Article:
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Need help on 30-day notice etc

 
 
Reply Mon 13 Sep, 2004 10:28 pm
I live in CA and gave 30 day notice on 9/7/04. My rent is paid now until 10/1/04 but the 30 days will be up on the 7th of Oct. The manager of my apartment building left me a note that I am responsible for paying the whole rent of October even though I will be leaving before the 1st and the 30 days is up on the 7th. Is this legal? Shouldn't I just be held responsible for the 1st through the 7th. I paid a large deposit and it would cover the rent, but it says on the paperwork that the deposit can not be used for the last months rent. The 6 month lease that I signed expired in December of 2003 and I have not signed another. Can I really be expected to pay the entire month of October rent when I will be giving the keys back before Oct. 1?
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Type: Discussion • Score: 2 • Views: 1,453 • Replies: 11
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Montana
 
  1  
Reply Tue 14 Sep, 2004 05:56 am
Do you pay your rent weekly, bi-weekly, or monthly? If you pay your rent monthly and it covers from a certain date to a certain date, you are obligated to honor those dates. I know it doesn't seem fair, but that's the way it is. Even if you gave your 30 days, if it falls past the date your rent is due, you are responsible for the entire month.
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joefromchicago
 
  1  
Reply Tue 14 Sep, 2004 08:44 am
Montana's right: You gave sufficient notice if your lease is up on 10/7, you gave insufficient notice if your lease is up on 10/1. if your lease goes from the first to the first, then you are responsible for paying rent for October. On the other hand, if your lease goes from the seventh to the seventh, then there's no reason why you should have to pay for another month.

I don't understand this notion of "paying through to 10/1" but having the lease expire on 10/7. If it's simply a matter of bookkeeping (did you pay a part-month's rent for the first month that you were there?) then that has no bearing on your right to vacate at the end of the lease. Just tell your landlord to calculate the amount of the part-month rent due for the first week of October.
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Montana
 
  1  
Reply Tue 14 Sep, 2004 09:13 am
If your rent is due the 1st of every month, you would have been ok if you gave your notice on the 1st of the month, but you're a week late with your notice and there's no way out of it unless your landlord would agree to accept a weeks rent and let you off on the rest of the month. As a previous landlady, I would have let you do that, but most people won't.
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Noddy24
 
  1  
Reply Tue 14 Sep, 2004 10:00 am
Have you asked the landlord for his interpretation of the rules?

Perhaps if he can rent the dwelling between the 7th and the 31st, you'd be partly off the hook.
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Montana
 
  1  
Reply Tue 14 Sep, 2004 10:08 am
Very true Noddy. Legally, your land lord can't rent out the place if you pay him for the entire month, but if he finds someone to rent it during that time, you would be off the hook. There are also situations where the landlord will allow you to find another tenant willing to take your place, but this is something you'll have to talk to them about. Since there is a manager involved as a middle person, it may be difficult if you can't deal directly with the owner of the building.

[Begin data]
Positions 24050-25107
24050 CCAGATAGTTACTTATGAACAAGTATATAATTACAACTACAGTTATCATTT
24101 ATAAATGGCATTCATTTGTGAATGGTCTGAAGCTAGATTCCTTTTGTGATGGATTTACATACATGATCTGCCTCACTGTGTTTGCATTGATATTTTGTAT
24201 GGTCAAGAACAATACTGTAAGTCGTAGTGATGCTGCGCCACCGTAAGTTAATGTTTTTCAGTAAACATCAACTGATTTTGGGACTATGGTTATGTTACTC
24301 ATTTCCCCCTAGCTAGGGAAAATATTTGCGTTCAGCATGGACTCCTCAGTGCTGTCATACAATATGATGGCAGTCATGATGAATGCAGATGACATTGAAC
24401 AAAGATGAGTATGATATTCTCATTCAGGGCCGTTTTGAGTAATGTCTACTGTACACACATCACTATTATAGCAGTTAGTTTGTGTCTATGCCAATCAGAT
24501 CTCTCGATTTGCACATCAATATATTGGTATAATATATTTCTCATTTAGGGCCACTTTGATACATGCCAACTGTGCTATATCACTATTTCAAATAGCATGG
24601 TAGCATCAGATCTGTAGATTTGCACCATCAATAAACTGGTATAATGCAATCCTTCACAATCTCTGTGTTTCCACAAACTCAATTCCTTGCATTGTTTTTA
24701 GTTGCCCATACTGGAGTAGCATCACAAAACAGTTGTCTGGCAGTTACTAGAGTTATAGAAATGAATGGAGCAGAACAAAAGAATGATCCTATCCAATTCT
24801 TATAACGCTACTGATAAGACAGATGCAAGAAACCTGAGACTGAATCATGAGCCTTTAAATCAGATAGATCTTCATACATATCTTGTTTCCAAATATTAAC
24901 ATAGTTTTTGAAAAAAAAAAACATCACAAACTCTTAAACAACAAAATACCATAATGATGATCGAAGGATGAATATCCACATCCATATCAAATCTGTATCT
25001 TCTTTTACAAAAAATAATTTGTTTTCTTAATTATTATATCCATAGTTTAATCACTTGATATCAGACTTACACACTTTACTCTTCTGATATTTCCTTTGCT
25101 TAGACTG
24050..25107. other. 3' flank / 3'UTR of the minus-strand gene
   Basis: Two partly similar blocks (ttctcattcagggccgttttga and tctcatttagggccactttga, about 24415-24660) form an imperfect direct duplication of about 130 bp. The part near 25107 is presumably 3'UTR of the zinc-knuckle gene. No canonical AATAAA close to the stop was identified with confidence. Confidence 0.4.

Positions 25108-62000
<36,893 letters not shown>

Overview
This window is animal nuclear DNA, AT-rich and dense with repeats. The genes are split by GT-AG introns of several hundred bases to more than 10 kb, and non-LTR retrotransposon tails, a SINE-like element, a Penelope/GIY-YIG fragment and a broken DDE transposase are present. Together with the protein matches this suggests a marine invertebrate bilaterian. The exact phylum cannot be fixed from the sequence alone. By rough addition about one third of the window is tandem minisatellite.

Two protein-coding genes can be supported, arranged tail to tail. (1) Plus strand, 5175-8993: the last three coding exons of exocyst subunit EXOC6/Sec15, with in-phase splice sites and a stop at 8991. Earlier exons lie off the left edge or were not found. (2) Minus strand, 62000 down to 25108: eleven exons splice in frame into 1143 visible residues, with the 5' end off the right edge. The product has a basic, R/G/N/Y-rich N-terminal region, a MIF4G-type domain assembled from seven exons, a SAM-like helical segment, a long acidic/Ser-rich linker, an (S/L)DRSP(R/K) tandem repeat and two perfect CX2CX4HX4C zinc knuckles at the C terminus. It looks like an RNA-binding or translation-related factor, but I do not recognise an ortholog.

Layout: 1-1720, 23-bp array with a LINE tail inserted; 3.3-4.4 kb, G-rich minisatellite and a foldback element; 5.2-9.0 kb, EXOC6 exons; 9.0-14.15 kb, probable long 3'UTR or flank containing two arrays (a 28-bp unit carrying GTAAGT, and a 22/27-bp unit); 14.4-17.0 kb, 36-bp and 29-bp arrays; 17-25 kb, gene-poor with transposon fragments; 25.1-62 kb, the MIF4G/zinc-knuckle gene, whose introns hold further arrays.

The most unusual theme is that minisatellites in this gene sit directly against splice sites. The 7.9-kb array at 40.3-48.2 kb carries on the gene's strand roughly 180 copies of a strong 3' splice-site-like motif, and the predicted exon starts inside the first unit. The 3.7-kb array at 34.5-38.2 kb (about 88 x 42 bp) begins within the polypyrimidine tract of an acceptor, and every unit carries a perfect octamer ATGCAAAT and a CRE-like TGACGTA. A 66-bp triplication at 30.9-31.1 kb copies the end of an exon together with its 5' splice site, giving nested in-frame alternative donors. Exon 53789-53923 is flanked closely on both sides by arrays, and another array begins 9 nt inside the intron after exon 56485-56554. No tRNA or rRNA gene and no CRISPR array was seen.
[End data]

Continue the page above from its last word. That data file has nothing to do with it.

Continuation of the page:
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joefromchicago
 
  1  
Reply Tue 14 Sep, 2004 07:41 pm
Montana wrote:
If your rent is due the 1st of every month, you would have been ok if you gave your notice on the 1st of the month, but you're a week late with your notice and there's no way out of it unless your landlord would agree to accept a weeks rent and let you off on the rest of the month. As a previous landlady, I would have let you do that, but most people won't.

The notice period isn't based on the rent-due date, it's based on counting backwards one month from the end of the lease. If the lease ends on 10/7, then it doesn't matter when the rent is due: the deadline for notification is 9/7, not 9/1.

[Having said that, I need to qualify my remarks by adding that I'm assuming that California law is the same as everywhere else regarding these types of notifications, and also that there is nothing in the lease itself that sets up a different notification requirement]
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Montana
 
  1  
Reply Wed 15 Sep, 2004 03:36 am
Joe
I understand what you're saying about the lease, but he/she didn't mention anything about having a lease, so I assume they are renting on a month to month basis.
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joefromchicago
 
  1  
Reply Wed 15 Sep, 2004 08:07 am
Montana: Even if she's renting on a month-to-month basis, she has a lease (in California, it's my understanding that a tenant typically signs an initial lease and then just renews on a monthly basis). If she just decided that she wanted to leave on 10/7, but her lease ran from 9/1 to 10/1, then she's outta' luck.
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Montana
 
  1  
Reply Wed 15 Sep, 2004 08:32 am
That's what I was saying Joe.
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Death Row
 
  1  
Reply Sat 9 Oct, 2004 08:56 pm
Don't let that Land lord use you like that. you did the right thing. Sorry i am late on this.
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Montana
 
  1  
Reply Sun 10 Oct, 2004 01:28 am
Death Row wrote:
Don't let that Land lord use you like that. you did the right thing. Sorry i am late on this.


The landlord is not using them. The law is there to protect both the landlord and the tenant.
0 Replies
 
 

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